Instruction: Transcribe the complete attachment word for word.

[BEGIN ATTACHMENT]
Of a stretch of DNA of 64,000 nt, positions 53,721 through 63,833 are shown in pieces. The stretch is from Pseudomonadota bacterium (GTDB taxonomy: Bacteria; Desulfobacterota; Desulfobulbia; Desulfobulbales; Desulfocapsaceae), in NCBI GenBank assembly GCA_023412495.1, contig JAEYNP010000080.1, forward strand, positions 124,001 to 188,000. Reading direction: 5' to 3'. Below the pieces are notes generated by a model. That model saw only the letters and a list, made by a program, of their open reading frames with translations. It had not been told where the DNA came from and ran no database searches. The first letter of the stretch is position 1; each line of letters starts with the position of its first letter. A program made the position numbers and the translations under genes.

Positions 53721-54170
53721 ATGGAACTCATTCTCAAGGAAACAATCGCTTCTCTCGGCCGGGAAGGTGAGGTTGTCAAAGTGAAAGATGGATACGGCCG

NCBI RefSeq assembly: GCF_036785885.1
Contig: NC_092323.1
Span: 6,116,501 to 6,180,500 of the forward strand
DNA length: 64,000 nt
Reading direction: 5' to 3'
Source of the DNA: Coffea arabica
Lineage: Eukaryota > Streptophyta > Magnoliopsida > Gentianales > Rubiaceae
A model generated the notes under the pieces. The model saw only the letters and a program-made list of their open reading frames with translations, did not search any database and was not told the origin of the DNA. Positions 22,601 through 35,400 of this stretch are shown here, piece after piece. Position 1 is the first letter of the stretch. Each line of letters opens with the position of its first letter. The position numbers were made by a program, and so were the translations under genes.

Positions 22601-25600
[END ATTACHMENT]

Of a stretch of DNA of 64,000 nt, positions 53,721 through 63,833 are shown in pieces. The stretch is from Pseudomonadota bacterium (GTDB taxonomy: Bacteria; Desulfobacterota; Desulfobulbia; Desulfobulbales; Desulfocapsaceae), in NCBI GenBank assembly GCA_023412495.1, contig JAEYNP010000080.1, forward strand, positions 124,001 to 188,000. Reading direction: 5' to 3'. Below the pieces are notes generated by a model. That model saw only the letters and a list, made by a program, of their open reading frames with translations. It had not been told where the DNA came from and ran no database searches. The first letter of the stretch is position 1; each line of letters starts with the position of its first letter. A program made the position numbers and the translations under genes.

Positions 53721-54170
53721 ATGGAACTCATTCTCAAGGAAACAATCGCTTCTCTCGGCCGGGAAGGTGAGGTTGTCAAAGTGAAAGATGGATACGGCCG

NCBI RefSeq assembly: GCF_036785885.1
Contig: NC_092323.1
Span: 6,116,501 to 6,180,500 of the forward strand
DNA length: 64,000 nt
Reading direction: 5' to 3'
Source of the DNA: Coffea arabica
Lineage: Eukaryota > Streptophyta > Magnoliopsida > Gentianales > Rubiaceae
A model generated the notes under the pieces. The model saw only the letters and a program-made list of their open reading frames with translations, did not search any database and was not told the origin of the DNA. Positions 22,601 through 35,400 of this stretch are shown here, piece after piece. Position 1 is the first letter of the stretch. Each line of letters opens with the position of its first letter. The position numbers were made by a program, and so were the translations under genes.

Positions 22601-25600